In 1947 the Club entered a most unusual competition, the R. C. of Hobart, Tasmania set a challenge to the Rotary Clubs of GB, to submit an account of their town and the conditions under which they were living immediately after the war. The people of Australasia had for so long been starved of uncensored news coming out of the UK . As an incentive to reply, the four winning letters would be broadcast on the Australian Broadcasting Network, and the Clubs chosen would receive a special food hamper. Imagine the surprise, when some months later one of the members received a letter from his sister saying how thrilled she was to hear the Broadcast about her native Melton Mowbray. The Special Food Hamper duly arrived and was enjoyed by all.

In 1950 the only County without a Rotary Club was Rutland, so the Melton Club set the procedure in motion to form the R.C. Oakham later to change its name to the R.C. of Rutland.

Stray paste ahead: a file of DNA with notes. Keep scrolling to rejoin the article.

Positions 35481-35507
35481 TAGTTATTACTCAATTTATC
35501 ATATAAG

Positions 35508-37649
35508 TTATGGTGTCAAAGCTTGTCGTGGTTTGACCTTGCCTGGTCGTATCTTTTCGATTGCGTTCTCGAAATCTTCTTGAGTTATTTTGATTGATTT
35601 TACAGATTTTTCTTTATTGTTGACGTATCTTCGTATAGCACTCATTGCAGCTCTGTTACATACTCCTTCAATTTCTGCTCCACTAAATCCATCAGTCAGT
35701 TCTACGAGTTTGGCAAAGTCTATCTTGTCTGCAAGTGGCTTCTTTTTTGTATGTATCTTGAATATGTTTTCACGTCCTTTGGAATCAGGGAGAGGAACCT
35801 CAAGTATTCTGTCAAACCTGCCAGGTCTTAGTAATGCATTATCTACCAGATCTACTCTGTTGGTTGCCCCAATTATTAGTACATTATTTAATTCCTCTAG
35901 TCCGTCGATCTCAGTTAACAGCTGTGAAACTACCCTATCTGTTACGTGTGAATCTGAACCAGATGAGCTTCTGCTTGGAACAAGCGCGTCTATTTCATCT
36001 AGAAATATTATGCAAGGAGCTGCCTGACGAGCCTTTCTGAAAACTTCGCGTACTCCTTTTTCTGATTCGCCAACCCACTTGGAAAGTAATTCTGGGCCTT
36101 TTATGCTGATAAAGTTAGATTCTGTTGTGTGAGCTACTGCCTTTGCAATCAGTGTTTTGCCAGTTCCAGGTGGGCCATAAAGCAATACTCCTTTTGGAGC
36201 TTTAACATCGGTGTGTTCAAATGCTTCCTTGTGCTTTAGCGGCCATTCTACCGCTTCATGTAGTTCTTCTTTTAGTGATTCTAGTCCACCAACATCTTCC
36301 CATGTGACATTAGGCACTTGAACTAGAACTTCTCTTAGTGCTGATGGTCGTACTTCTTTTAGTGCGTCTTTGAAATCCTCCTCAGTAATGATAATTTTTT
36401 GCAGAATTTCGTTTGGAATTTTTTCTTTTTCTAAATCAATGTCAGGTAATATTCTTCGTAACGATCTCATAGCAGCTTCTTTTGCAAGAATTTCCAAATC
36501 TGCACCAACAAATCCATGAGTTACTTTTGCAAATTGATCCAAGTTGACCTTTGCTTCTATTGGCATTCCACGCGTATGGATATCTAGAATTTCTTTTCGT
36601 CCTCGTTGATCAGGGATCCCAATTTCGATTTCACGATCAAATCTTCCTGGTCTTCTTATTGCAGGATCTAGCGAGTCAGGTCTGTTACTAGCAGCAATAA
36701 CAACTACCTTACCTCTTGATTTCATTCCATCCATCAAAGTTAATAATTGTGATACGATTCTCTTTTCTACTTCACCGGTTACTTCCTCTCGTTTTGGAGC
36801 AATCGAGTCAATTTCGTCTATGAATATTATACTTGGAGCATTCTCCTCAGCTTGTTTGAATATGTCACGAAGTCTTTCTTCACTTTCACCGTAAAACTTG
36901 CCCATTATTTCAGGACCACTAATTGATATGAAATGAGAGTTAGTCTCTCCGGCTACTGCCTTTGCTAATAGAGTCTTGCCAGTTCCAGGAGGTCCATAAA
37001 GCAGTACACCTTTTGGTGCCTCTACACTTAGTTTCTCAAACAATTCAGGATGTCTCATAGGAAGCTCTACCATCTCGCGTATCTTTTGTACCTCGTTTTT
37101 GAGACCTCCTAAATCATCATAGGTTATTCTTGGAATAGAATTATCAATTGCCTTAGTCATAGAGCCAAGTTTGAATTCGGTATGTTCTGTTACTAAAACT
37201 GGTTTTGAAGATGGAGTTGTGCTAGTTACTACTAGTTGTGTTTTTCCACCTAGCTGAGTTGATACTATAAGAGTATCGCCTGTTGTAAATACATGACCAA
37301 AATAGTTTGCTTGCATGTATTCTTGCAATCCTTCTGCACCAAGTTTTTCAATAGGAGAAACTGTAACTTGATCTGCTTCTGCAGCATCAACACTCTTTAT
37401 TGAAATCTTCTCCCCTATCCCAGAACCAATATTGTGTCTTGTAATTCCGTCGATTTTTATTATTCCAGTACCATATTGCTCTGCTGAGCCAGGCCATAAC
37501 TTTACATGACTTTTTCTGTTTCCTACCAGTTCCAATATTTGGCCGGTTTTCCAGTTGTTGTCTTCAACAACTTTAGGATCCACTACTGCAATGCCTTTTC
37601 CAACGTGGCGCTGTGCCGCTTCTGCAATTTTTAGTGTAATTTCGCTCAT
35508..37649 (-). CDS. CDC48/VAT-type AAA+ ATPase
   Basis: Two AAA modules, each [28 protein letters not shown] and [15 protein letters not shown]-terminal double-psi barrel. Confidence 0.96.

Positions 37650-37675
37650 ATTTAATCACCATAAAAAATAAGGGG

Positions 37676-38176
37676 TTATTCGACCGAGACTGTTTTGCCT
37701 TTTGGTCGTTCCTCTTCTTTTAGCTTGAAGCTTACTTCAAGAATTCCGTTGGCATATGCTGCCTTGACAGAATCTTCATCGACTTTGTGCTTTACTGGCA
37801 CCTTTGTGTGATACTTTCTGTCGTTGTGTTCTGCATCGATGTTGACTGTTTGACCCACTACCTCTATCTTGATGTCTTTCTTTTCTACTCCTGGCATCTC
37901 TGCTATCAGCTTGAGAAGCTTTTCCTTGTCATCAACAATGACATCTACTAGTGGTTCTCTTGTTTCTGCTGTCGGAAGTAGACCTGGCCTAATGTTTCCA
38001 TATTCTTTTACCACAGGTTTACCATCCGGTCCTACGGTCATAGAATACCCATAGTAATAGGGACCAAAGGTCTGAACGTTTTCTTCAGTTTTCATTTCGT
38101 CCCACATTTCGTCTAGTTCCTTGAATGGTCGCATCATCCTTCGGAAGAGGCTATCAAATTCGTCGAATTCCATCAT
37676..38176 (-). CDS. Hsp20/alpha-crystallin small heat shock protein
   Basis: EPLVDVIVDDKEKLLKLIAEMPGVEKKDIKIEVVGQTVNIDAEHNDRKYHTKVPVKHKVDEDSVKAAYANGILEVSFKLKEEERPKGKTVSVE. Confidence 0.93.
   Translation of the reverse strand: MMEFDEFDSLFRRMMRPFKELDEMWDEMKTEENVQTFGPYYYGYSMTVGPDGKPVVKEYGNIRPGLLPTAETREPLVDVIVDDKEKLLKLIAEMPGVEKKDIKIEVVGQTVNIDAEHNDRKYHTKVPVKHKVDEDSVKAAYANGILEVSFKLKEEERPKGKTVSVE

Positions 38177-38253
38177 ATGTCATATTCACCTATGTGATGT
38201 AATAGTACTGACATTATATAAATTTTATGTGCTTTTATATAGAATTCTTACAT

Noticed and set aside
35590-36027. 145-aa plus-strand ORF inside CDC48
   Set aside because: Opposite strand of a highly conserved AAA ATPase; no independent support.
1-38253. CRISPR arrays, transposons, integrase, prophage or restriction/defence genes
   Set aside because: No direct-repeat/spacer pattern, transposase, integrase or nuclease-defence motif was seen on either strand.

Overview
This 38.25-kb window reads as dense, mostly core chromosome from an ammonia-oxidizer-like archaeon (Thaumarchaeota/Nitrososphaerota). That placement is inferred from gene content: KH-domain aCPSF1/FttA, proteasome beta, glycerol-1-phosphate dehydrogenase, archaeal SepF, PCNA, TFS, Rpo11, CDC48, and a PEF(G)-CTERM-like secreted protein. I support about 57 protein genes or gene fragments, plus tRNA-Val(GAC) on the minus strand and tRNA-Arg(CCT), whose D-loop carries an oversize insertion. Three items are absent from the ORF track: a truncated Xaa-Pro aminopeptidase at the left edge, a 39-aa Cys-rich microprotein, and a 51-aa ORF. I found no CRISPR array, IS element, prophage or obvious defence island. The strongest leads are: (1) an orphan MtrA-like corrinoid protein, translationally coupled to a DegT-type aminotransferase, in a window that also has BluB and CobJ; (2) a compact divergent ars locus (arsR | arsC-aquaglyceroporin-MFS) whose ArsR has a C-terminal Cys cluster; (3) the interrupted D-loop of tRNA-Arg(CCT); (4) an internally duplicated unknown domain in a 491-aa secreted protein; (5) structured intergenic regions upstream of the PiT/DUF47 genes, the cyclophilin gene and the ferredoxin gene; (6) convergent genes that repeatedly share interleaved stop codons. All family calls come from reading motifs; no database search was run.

In the Presidential year of 1949/50, Ladies in Rotary was formed to give Rotarians' wives the opportunity to meet socially, and of course assist in Club Fund Raising which it does to this day. Charity Funds have benefited immensely from their activities and on several occasions in the past they actually raised more money than the men. It is interesting to note that at this time, they were involved in providing Ever Green Teas. They are still involved and surely must hold the record for this commitment.

Sporting Challenges started in the 50s. There were Cricket, Bowls, Golf and Skittles matches against the Grantham Club. The Oakham Club was challenged to a Shooting Competition for the much-treasured Dick Turpin Trophy. The trophy itself has had a chequered history, it has been mislaid and threatened with being sold, but it has survived and is at present held by the Melton Club.